Thursday, October 18, 2007
More Deer For Benzie & Grand Traverse Counties
It’’s rather sad what has happened to the whitetail deer populations in Benzie and Grand Traverse counties. Deer numbers are low, buck numbers even lower, and the area has some fairly heavy hunting pressure on holidays and weekends.
Years ago, deer numbers in both counties (which I still actively hunt) were much higher. A good bit of my hunting in Benzie County was near Point Betsie which is now off-limits. I used to hunt the sand dunes south of Empire as well, but no more. Used to hunt along the Platte River but that has fallen on hard times.
Leelanau County used to provide a buck every year or two, and many came from long-range rifle shots from one sand dune to the other. Now the sand dunes have many other hunters, and going there to hunt just doesn’t seem anything like it once was. Hunting some of the juniper clumps near Glen Haven isn’t the same as in bygone days.
Am I taking a tour on the pity pot, feeling sorry for myself because some of my favorite hunting areas are not like they used to be? No, it’s not that way at all. I cherish my memories of hunting those areas but the draw isn’t there.
Grand Traverse County, where I live, has a major shortage of deer. Areas that once supported fairly large numbers of whitetails have fewer animals every year. They aren’t being killed off, but the animals are running out of quality habitat. I plant food plots to help the few deer that roam through my land, and it makes me feel good to do it.
However, one of my favorite haunts from 30 years ago is gone. Big money came in, built a bunch of houses, and many acres of good agricultural land that used to host a decent deer population has disappeared under a canvas of blacktop and cement. The land now available for wildlife has almost vanished.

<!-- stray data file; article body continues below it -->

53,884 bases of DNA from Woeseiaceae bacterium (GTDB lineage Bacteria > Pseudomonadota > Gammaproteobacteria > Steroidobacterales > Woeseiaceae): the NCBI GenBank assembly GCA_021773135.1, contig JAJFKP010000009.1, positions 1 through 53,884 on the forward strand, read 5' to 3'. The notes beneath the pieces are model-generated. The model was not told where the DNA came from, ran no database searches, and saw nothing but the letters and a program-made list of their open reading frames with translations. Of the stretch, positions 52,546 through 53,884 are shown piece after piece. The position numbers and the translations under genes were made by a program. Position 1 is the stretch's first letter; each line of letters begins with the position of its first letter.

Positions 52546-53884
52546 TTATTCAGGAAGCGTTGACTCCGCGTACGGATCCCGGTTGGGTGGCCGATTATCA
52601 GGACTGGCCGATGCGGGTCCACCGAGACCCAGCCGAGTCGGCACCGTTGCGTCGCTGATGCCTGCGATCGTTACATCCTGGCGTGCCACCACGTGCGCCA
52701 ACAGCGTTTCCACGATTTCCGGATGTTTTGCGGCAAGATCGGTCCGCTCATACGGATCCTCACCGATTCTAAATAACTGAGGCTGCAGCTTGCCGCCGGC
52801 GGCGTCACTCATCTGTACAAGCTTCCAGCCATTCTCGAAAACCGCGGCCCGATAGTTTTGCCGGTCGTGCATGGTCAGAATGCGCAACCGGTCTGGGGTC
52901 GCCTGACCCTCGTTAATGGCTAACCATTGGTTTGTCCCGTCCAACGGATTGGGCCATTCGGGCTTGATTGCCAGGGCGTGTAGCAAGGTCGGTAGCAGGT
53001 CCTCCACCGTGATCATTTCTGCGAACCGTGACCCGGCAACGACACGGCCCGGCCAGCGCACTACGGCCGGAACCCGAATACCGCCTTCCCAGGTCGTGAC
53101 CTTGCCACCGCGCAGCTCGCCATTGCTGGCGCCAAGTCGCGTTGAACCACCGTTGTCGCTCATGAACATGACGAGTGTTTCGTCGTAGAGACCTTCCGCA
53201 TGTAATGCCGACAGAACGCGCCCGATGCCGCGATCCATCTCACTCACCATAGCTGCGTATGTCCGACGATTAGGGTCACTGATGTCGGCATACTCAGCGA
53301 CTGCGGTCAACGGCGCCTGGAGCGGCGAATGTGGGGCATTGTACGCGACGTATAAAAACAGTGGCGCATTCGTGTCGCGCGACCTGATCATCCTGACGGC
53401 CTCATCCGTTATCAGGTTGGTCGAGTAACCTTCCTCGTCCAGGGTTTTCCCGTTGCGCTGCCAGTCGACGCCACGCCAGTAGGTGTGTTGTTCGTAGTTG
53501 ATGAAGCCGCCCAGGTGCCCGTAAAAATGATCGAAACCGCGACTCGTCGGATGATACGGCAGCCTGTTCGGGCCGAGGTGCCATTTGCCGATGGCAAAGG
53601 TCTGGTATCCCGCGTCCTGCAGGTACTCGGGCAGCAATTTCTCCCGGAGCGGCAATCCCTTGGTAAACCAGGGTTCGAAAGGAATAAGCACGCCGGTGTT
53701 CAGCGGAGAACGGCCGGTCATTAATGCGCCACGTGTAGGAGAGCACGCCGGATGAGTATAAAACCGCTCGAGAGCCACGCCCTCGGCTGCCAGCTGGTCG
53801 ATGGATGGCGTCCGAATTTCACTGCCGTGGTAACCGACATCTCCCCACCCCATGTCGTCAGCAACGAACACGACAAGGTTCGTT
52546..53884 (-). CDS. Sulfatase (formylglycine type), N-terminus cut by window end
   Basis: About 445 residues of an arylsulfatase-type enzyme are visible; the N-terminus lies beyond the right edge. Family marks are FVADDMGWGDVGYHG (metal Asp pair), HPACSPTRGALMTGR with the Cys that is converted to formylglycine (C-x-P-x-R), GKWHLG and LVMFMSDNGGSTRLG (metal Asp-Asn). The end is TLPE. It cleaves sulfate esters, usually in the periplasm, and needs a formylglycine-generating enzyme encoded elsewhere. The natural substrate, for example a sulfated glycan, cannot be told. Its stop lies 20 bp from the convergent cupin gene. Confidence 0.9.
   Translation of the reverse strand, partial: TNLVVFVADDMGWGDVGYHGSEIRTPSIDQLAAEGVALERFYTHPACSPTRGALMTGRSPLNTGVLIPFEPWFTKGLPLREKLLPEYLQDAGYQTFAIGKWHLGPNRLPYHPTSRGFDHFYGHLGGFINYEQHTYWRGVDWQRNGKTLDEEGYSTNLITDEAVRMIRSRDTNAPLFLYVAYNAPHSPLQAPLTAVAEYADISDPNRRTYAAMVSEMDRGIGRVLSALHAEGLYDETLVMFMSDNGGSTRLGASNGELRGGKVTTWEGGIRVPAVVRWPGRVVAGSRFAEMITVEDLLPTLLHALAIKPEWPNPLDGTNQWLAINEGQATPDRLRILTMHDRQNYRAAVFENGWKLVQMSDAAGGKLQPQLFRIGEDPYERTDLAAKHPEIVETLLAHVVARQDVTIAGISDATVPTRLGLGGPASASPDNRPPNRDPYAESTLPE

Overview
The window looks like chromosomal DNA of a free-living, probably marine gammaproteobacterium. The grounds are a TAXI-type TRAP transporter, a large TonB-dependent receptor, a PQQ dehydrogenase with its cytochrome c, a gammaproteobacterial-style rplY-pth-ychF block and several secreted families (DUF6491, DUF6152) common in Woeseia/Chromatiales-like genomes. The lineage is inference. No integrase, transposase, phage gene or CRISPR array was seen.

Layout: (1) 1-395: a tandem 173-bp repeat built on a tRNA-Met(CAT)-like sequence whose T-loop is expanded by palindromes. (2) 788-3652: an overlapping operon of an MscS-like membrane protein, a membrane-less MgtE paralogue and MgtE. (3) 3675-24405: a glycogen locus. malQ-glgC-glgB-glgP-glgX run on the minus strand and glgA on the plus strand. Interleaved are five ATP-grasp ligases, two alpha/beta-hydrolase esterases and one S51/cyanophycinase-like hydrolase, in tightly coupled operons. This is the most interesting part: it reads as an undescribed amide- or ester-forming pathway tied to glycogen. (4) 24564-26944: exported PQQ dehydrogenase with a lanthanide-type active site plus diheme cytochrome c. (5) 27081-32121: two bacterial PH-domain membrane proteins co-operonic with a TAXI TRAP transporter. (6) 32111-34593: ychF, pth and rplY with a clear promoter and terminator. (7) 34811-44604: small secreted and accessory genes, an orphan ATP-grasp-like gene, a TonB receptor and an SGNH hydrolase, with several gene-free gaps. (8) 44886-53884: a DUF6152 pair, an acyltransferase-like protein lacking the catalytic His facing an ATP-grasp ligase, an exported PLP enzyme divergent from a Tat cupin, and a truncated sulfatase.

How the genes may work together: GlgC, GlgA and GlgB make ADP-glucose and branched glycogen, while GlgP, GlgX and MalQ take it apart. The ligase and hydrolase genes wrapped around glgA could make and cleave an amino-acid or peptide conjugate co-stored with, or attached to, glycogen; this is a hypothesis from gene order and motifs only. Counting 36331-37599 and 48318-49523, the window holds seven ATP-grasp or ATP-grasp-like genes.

Wexford County was another favorite spot. I used to hunt the Anderson Creek area and the High Rollways along the Manistee River, but no more. Others have moved into the area from downstate, and now it is their favorite hunting spot. Sure, there’s state land or hunting on my personal property or that of a friend with 80 acres.
He’s kind enough to let me hunt, and I appreciate it, but I’m never comfortable about putting up a tree stand on his property. He’s often busy, and doesn’t have time to show me his boundaries. Far be it from me to hang a stand only to discover it’s just across the line on the neighbor’s land. Not good.
I’ve looked for land to lease, enough land to afford me the freedom to have a half-dozen stands so I’m not locked into hunting the same spot day after day. The land either offers poor habitat or is too expensive.
My wife and I leased 300 acres in Missaukee County for 15 years. It was fairly expensive, but when my father grew ill and moved in with us, it became nearly impossible to get away to hunt. We reluctantly gave up our lease. We don’t miss the one-hour drive down and back every night, and especially once we get into December with all of the snow and icy roads.
We hunt almost every day in one place or another in all the counties listed, and we’ve uncovered a few good spots that can keep venison on our table but we wonder how long it will last. Will this be the last year before the landowner puts the property up for sale and we go back to looking around? Life is a gamble at times, and finding good land to hunt is getting mighty difficult.
Paradise up north is getting crowded, and that’s OK ... up to a point. What chews up land are the little two-acre or five-acre plots of land with a No Trespassing sign where it was once possible to hunt. Many of my great turkey spots from 15 years ago are nothing more than a dim memory now.
I love this area, and so do thousands of others. There’s room here for all of us to enjoy our outdoor recreation, but year by year it becomes more crowded. One wonders, as I frequently am wont to do, what Traverse City will be like 20 years from now. I certainly hope they don’t change its name to Paradise Lost.